One more day until I leave Copenhagen and head home. The last three weeks have been long, yet quicker than I remember, and they’ve been busy, but I feel like I’ve barely done anything. I think it was a great trip to have as a first trip – from finding bottles to pay for dinner to hunting for wooden giants, everything about my experience has taught me something. I met some people I will definitely keep in touch with, and I think I got a good idea of what it’s like to travel. Now, I just want to go see things, meet people, learn about places and people and cultures. I want to find places that aren’t your typical tourist or vacation spots and live there. I want to take the time to learn about these places and their people. I want to have experiences that I can share stories about and amuse people with, or inspire them to go explore and find these places for themselves.
I got to stand on the shoulders of giants – kinda.
On Wednesday, I went giant hunting with our social and residential advisor, Mads. The first giant is about an hour away from where I was staying, so we headed out as soon as possible in the hopes of seeing all of them in a day.
We picked a bad day to go out, but a great day to go giant hunting.
We found the first one, Sleeping Louis, on top of a hill in Rødovre. (See photo above of me stepping on his face.) Since he was snoring and his mouth was wide open, we crawled inside – there’s room for two sleeping bags in there! Definitely not a lot of room, but certainly enough. From there, we walked about an hour south, talking about the intensity of science classes (Danish biology classes are exponentially more extensive, from what I’ve heard), differences in way of life, and your typical array of topics that get discussed when you’re wandering around in wind and rain looking for giants.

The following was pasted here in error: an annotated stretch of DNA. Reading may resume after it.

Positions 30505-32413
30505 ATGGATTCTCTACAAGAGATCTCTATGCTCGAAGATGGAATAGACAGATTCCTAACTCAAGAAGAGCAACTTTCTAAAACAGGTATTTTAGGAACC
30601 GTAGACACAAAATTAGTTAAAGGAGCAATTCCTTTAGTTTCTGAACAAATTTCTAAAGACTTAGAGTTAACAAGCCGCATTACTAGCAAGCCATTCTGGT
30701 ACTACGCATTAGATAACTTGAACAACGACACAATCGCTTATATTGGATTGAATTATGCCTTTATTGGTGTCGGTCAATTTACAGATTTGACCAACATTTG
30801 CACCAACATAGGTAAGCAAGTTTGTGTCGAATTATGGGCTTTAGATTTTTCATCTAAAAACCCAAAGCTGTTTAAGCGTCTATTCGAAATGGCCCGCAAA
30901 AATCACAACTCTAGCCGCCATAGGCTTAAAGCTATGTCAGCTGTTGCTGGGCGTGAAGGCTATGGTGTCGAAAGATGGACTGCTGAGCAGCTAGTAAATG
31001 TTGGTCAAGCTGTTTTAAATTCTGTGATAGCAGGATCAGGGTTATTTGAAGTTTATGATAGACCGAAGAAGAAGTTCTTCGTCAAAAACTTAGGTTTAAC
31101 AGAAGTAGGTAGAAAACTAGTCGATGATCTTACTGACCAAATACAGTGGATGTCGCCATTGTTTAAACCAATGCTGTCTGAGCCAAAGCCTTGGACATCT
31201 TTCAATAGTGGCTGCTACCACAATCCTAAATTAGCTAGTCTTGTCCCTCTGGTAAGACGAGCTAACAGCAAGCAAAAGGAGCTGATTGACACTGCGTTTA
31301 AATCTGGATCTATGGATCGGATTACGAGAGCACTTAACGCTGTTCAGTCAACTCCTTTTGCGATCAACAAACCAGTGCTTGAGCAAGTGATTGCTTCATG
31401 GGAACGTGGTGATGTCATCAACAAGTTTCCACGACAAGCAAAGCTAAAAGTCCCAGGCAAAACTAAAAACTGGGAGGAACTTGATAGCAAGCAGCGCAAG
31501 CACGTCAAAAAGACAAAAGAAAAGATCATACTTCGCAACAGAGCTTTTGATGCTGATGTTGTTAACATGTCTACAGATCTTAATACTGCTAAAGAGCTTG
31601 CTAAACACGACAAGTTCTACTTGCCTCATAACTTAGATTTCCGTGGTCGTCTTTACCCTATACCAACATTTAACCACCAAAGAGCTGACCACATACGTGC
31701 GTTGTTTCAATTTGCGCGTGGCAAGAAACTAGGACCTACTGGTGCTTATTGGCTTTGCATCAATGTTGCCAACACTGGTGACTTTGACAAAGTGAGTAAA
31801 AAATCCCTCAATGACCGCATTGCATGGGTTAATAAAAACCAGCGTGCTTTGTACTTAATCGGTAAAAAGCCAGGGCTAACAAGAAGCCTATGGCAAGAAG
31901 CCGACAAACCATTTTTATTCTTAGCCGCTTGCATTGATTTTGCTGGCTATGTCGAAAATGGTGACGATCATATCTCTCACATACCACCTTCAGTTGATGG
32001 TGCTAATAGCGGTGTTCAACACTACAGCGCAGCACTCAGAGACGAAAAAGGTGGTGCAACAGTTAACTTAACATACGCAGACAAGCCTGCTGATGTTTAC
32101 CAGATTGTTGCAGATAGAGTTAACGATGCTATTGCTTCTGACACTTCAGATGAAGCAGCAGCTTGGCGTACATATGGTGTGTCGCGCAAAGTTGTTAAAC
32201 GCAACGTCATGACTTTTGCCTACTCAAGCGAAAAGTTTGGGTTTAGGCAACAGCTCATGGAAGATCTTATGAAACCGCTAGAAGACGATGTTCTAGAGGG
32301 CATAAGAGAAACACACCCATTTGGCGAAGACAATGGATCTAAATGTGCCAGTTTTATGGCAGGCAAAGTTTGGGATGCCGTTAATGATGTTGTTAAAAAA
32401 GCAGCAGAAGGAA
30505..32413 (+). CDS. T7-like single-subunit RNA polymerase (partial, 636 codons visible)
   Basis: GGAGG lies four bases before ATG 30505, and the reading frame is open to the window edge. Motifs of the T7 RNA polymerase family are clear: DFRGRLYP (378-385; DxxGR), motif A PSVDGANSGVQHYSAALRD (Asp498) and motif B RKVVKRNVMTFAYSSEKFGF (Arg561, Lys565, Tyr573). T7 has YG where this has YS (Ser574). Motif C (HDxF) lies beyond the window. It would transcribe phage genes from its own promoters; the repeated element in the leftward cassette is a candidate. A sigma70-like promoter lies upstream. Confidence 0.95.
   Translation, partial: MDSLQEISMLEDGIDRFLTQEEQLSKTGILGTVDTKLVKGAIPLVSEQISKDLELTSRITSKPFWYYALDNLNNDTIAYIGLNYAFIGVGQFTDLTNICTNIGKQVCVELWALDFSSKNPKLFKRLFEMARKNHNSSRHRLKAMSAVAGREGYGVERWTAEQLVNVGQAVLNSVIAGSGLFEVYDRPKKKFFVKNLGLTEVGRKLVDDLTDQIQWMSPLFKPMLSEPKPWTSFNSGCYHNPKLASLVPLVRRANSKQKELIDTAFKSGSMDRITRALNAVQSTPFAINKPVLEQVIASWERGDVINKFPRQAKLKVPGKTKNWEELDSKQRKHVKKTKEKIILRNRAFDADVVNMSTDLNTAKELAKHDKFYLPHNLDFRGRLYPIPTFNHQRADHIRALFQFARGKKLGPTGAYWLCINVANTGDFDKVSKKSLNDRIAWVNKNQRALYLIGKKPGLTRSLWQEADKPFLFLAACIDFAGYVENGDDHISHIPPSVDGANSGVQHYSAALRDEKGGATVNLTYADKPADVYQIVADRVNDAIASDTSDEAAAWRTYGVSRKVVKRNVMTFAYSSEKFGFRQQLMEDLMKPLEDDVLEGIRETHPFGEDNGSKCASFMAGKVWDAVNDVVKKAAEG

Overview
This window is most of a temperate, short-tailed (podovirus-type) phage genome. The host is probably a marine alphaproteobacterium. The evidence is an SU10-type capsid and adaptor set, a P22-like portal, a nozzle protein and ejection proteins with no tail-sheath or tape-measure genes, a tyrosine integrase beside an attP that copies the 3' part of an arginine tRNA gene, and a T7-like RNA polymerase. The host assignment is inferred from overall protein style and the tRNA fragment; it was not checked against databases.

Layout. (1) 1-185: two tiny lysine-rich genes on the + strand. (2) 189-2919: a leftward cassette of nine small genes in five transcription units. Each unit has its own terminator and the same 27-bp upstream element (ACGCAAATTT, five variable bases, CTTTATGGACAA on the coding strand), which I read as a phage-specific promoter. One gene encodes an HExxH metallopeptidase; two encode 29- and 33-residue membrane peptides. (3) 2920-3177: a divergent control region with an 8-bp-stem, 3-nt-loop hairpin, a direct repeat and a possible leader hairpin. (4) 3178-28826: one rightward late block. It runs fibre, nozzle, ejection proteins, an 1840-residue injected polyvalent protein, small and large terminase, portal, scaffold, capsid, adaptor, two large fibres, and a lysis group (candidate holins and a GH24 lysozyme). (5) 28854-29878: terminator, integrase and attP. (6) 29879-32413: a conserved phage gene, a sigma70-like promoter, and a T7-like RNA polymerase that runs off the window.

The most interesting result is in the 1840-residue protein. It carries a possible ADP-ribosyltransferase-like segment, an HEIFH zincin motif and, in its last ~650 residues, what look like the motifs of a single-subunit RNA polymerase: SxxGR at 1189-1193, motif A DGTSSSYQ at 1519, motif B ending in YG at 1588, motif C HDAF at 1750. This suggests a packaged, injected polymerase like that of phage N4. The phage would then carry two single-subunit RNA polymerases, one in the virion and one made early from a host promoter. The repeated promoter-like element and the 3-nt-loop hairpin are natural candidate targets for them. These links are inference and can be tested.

After walking for much longer than either of us anticipated, getting a little bit lost, and getting directions from some people nearby, we made it to the second wooden giant – Hill Top Trine. And, as with most large interactive public displays, both of us climbed up her arm to stand in her hands and appreciate the view in Hvidovre. (See photo below of Mads looking at a bunch of horses in the distance.) Because it was a cloudy day and it was probably around 8pm, we were losing light quickly. So, doing as any adventurers would do, we found the nearest train station and rode over to Ishøj instead of heading back.
We arrived in Ishøj a little bit before 9pm with just enough time to grab some food at the nearest kebab place. As soon as we got our food, we headed out to find Oscar under the Bridge, the third giant that the clues led us to. It was about 10pm when we got there, and the winds were picking up. We hadn’t eaten yet, so we went down under the bridge and crouched in Oscar’s armpit to eat our food. The food was delicious, and the ambiance was… uh… phenomenal. As good as the environment of an armpit can be, even if it was a wooden one. From there, we decided to head back rather than go searching for the last three wooden giants. Thankfully, the rain held off long enough for us to get back to the train station.
Neither of us brought the right shoes, but I managed to keep my shoes pretty dry, unlike Mads… until I got back to my kollegium and I stepped in a deep puddle. I made fun of him for having wet feet, but apparently he’s good friends with karma. Overall, it was probably one of the coolest adventures I’ve had during my time in Copenhagen. Giant hunting is so much better than any normal site-seeing because there’s an element of adventure and if you go when the weather really sucks, it makes it that much more fun. And you don’t see many other people, which is nice.
I’m sitting in my room right now, telling this story in real time to one of the other American students that I met here and reflecting on this trip as a whole. Everyone was right when they said that it would go quickly – I’m looking back on my time here with such nostalgia and I haven’t even left yet. It’s about 2pm here now, so I’m going to take advantage of my last afternoon here this year and see one more place and take some more hipster photos in front of cool walls.
I’ll miss you, Copenhagen.